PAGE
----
NSL # Rule No. 4 “You give power to what you give meaning to.”

The narrative approach does not see the world as solid and unmoving but as a dynamic system of meaning making, always in flux: forming- reforming, forcing and re-enforcing, dissolving and solving and resolving and contradicting. Communication is the polite term we use for creative misunderstanding. The fact we can understand one another is a complex feat of the mind.

Yet through the power of stories, meaning coheres long enough over time for words to enjoy stable meanings and for stories to be told and retold. They create and recreate the world. In the Bible, the book of Genesis tells us how the world came to be as “God said let there be light…. and there was light.” The world literally came out of God’s mouth, meaning that the story made the world from the start. God did not trip over a world and make up a word for it. He made up a word for it and that word brought it into being, like any good story.

When it comes to a war and violent conflict, people pursue their ends because they are purposeful actors and reactors. Israel and Palestine have been at war for 70 years because it makes sense. We often term horrible acts as “senseless violence” which means it makes no sense to us, but it made sense to the perpetrator. That’s for sure, Regardless of what our view on the rights and wrongs of Israel Palestine, we have to first understand that it makes sense- And then, we have to explore how it makes sense, not only to us, but to the actors and the stories that have created and recreated their reality to have meaning.

When we grasp what some of those stories are and how this dynamic system of meaning making works, we see how power works as a function of meaning. It gives rise to Rule No. 4, “What we give meaning to, we give power to.”

We grow up thinking that God and Country and Family have inherent meaning, and that they are what they mean. Then with experience, we start to realize that life calls us to be agents of our own meaning. We can decide what God means for us, or what nation means. “Consent of the governed” which is at the heart of democracy is a contract over agreed meaning.

Powers the rule over us want us to inhabit a world that we will not challenge. They want us to believe that “this is the way things are.” Its natural to give your life defending your country, its only right to shun the enemy, its always been us versus them, they have always hated us, and the government is the only protector of our rights. We face not just a threat but an existential threat.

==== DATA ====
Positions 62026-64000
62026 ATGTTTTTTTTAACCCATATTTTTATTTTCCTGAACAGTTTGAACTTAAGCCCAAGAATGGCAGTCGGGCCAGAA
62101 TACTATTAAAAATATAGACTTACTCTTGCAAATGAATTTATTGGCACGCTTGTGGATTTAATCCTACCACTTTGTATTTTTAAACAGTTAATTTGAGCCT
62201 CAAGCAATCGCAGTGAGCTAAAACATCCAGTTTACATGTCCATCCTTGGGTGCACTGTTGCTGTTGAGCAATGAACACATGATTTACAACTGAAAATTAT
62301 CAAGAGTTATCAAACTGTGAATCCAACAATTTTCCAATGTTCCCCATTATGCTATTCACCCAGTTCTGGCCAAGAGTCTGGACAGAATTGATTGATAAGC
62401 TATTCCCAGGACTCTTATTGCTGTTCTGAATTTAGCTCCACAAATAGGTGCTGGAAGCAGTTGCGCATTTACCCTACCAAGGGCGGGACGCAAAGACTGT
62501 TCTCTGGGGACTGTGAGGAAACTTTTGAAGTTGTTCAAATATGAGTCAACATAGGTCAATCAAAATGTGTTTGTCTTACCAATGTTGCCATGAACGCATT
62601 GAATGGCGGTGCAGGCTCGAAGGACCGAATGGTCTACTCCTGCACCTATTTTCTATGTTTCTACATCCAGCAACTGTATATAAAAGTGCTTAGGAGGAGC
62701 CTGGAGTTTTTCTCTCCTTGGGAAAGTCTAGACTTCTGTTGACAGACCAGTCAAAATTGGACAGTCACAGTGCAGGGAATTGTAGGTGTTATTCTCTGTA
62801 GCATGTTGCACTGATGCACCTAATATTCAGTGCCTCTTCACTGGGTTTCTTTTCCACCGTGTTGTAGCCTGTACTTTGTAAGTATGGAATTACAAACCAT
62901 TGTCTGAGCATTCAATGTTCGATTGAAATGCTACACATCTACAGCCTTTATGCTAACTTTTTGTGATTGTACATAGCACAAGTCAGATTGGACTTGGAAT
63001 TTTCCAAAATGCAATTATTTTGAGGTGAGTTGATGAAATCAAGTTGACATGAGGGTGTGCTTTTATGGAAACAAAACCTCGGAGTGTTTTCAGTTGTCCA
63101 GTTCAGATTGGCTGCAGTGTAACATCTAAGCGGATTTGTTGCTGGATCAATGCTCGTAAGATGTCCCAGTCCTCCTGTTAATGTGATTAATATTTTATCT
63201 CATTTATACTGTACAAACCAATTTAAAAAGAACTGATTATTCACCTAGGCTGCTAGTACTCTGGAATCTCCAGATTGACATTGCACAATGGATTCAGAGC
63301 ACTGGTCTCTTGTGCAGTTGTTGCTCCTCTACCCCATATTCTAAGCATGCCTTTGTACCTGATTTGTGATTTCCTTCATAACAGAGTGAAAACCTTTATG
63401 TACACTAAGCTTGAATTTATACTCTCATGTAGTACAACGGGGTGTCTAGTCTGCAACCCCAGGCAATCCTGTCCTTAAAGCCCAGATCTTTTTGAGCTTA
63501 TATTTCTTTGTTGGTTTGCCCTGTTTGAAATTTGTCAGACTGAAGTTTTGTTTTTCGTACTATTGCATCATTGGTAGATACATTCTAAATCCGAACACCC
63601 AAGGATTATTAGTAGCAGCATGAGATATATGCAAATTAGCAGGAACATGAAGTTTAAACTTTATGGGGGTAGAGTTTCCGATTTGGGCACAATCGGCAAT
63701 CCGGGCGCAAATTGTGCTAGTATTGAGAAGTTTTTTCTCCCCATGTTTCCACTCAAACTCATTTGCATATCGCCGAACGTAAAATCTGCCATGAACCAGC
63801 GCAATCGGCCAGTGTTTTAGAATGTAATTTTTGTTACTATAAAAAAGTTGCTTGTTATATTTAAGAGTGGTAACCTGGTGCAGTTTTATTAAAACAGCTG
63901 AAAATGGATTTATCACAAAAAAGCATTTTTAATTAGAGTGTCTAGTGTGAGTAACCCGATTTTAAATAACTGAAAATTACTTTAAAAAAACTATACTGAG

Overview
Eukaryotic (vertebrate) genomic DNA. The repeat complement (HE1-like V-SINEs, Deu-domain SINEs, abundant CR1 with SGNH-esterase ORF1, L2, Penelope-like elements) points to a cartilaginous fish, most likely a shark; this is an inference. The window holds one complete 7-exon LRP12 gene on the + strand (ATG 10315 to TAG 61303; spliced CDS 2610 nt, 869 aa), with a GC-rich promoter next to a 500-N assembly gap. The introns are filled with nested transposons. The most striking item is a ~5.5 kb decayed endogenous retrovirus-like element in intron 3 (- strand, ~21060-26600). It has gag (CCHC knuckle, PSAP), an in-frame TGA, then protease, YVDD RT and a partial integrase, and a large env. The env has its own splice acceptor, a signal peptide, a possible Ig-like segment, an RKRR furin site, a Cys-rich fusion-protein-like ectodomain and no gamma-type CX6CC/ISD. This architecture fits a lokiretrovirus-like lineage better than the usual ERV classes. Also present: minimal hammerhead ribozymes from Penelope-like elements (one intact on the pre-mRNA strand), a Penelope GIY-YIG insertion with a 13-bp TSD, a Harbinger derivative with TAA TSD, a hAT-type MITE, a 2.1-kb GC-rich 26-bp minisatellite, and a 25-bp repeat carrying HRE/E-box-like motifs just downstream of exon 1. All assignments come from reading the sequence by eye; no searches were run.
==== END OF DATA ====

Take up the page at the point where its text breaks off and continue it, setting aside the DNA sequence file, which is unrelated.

These are all stories that only have power if we donate our meaning to them. We give them value. The revolution begins when people expose the lies, the stories that are pure prejudice and propaganda. Then the story falls apart.

In Northern Ireland, during the height of the Troubles, the mothers who were mourning the loss of their husbands and kids to sectarian violence decided that death for the glory of their people was plain stupid. They led a revolt. Change happened not because people came to a reasoned conclusion or compromise but because people took back their power. They determined that tragedy was not their business.

When it comes to NSL and the intense engagement that 5 Palestinians and 5 Israelis experience over the summer, this is an important rule. It reminds them that they live inside stories that are not working so well for the ends they want. The occupation that matters is not between the Jordan and the sea, but what occupies the space between one’s ears.

If one gives power to a story that promotes and justifies violence or uses your victim history as the defense for policies that replicate the victim history for another people, then the battleground is meaning-and what stories count. We are called to examine our role as listeners and interpreters and what we do to sustain a system that kills.

What stories do we need to create and give meaning to, that will gather enough power to create change? That is our quest. What we give meaning to, we give power to. We may not control what happens to us, but at least this much- the meaning we give it- is up to us.